New rules will also be introduced to stop freeholders and managing agents taking as long as they want – and charging what they want – to provide leaseholders with the information they need to sell their home.

There will be a new time limit of 15 working days to provide information and a maximum fee of £200. This should make the home buying and selling process quicker, easier and cheaper.

Help to Buy

The secretary of state has also instructed Homes England to renegotiate Help to Buy contracts to explicitly rule out the selling of new leasehold houses, other than in exceptional circumstances, to protect new home buyers from unscrupulous charges.

Where buyers are incorrectly sold a leasehold home – saddling them with a property that could ultimately prove difficult to sell – consumers will be able to get their freehold outright at no extra cost.

A further 18 property developers, managing agents and freeholders – including Crest Nicolson and Keepmoat Homes – have signed up to the government’s industry pledge.

This commits them to freeing existing leaseholders trapped in onerous deals where ground rents double every 10 or 15 years. This takes the total number of signatories to over 60.

Other proposals

Other proposals unveiled include making it easier for renters to transfer deposits directly between landlords when moving; extra funding for 19 new garden villages with the potential to deliver 73,554 homes; and new measures to speed up planning applications.

New Homes Ombudsman

A consultation has been launched on redress for purchasers of new build homes and the setting up of a New Homes Ombudsman to protect the rights of homebuyers and hold developers to account.

The consultation seeks views on the detail of the proposed legislation and runs until 22 August.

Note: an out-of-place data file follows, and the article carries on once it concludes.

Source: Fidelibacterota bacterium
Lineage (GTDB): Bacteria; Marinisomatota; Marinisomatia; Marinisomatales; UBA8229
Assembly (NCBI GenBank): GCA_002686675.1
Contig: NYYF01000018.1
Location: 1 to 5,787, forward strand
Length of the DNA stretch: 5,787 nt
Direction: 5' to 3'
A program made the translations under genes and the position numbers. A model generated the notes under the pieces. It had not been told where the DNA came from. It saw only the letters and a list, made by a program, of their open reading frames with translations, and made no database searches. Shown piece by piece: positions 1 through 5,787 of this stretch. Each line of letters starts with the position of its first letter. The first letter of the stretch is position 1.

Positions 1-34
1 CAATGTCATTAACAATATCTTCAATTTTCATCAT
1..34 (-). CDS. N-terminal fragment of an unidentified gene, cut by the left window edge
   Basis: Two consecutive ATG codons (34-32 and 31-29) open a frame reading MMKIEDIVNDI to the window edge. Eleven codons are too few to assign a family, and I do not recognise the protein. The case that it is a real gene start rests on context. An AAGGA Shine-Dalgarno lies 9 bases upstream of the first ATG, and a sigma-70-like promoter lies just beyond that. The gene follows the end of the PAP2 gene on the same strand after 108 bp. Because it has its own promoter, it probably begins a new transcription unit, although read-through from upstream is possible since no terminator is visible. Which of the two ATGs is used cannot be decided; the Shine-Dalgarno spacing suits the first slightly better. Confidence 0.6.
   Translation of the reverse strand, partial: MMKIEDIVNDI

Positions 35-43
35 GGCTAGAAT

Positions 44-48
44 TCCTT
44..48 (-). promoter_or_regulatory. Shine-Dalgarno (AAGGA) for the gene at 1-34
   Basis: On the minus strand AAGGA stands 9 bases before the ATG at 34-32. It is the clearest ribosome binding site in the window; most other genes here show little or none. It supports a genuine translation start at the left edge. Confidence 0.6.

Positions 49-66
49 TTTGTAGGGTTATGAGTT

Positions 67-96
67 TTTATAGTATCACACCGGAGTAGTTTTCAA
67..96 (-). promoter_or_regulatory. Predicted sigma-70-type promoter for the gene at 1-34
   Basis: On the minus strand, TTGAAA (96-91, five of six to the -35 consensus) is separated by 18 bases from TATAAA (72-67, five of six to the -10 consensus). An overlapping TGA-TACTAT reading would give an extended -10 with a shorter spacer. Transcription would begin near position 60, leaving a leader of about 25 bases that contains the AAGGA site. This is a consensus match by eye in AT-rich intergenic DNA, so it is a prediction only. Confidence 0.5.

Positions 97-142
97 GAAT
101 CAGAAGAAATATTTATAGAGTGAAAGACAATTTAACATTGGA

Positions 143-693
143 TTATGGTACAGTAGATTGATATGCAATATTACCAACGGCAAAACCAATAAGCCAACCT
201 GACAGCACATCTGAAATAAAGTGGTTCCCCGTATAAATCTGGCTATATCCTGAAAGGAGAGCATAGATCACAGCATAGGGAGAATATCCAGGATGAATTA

£2 billion affordable homes funding

The communities secretary has opened the bidding process for £2 billion in long term strategic partnerships to deliver additional affordable homes through housing associations with funding available until March 2029.

The government says these new bids will continue to build on the 430,000 affordable homes delivered since 2010.

Comment

Brokenshire said: “We have long recognised that we have a responsibility to confront unfairness in the leasehold market. Last year we consulted on proposals including the leasehold house ban and ground rent reduction.

“Today I can confirm we will go ahead with our original plan to reduce ground rents on future leases to zero, as opposed to a cap of £10 per year.

“And we will legislate to ensure that in the future – save for the most exceptional circumstances – all new houses will be sold on a freehold basis.

“We are committed to taking bold action to reform the sector and will be pressing ahead as soon as parliamentary time allows – helping us delivery our promise to make the home buying and selling process quicker, cheaper and easier.

“The government’s proposals have already had a fundamental impact on the housing market since they were unveiled, with the sale of leasehold houses falling from 11% to just 2% this year.”

By Joanne Atkin

Source: Mortgage Finance Gazette